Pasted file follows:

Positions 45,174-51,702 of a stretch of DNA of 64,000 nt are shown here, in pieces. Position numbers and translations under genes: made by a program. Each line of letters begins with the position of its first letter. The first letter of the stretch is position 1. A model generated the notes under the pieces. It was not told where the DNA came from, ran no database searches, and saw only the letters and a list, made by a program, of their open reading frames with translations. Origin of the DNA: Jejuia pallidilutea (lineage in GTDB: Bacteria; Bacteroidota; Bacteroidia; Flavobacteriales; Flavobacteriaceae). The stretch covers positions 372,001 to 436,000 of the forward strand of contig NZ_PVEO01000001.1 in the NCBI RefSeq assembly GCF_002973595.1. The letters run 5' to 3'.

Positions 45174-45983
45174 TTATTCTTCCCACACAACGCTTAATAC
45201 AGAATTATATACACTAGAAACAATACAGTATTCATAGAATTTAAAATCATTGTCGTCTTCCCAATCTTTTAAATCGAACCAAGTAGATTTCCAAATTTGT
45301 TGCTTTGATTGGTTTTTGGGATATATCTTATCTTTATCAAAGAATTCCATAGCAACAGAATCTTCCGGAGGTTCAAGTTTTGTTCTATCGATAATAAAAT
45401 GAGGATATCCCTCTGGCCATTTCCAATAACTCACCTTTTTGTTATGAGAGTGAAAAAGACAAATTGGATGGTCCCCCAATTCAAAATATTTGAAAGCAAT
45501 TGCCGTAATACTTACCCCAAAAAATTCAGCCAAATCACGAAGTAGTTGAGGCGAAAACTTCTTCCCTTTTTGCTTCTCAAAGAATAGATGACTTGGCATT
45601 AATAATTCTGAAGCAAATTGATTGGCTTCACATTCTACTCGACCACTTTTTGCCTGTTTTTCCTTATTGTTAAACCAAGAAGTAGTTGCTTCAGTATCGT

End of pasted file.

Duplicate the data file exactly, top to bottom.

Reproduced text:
Positions 45,174-51,702 of a stretch of DNA of 64,000 nt are shown here, in pieces. Position numbers and translations under genes: made by a program. Each line of letters begins with the position of its first letter. The first letter of the stretch is position 1. A model generated the notes under the pieces. It was not told where the DNA came from, ran no database searches, and saw only the letters and a list, made by a program, of their open reading frames with translations. Origin of the DNA: Jejuia pallidilutea (lineage in GTDB: Bacteria; Bacteroidota; Bacteroidia; Flavobacteriales; Flavobacteriaceae). The stretch covers positions 372,001 to 436,000 of the forward strand of contig NZ_PVEO01000001.1 in the NCBI RefSeq assembly GCF_002973595.1. The letters run 5' to 3'.

Positions 45174-45983
45174 TTATTCTTCCCACACAACGCTTAATAC
45201 AGAATTATATACACTAGAAACAATACAGTATTCATAGAATTTAAAATCATTGTCGTCTTCCCAATCTTTTAAATCGAACCAAGTAGATTTCCAAATTTGT
45301 TGCTTTGATTGGTTTTTGGGATATATCTTATCTTTATCAAAGAATTCCATAGCAACAGAATCTTCCGGAGGTTCAAGTTTTGTTCTATCGATAATAAAAT
45401 GAGGATATCCCTCTGGCCATTTCCAATAACTCACCTTTTTGTTATGAGAGTGAAAAAGACAAATTGGATGGTCCCCCAATTCAAAATATTTGAAAGCAAT
45501 TGCCGTAATACTTACCCCAAAAAATTCAGCCAAATCACGAAGTAGTTGAGGCGAAAACTTCTTCCCTTTTTGCTTCTCAAAGAATAGATGACTTGGCATT
45601 AATAATTCTGAAGCAAATTGATTGGCTTCACATTCTACTCGACCACTTTTTGCCTGTTTTTCCTTATTGTTAAACCAAGAAGTAGTTGCTTCAGTATCGT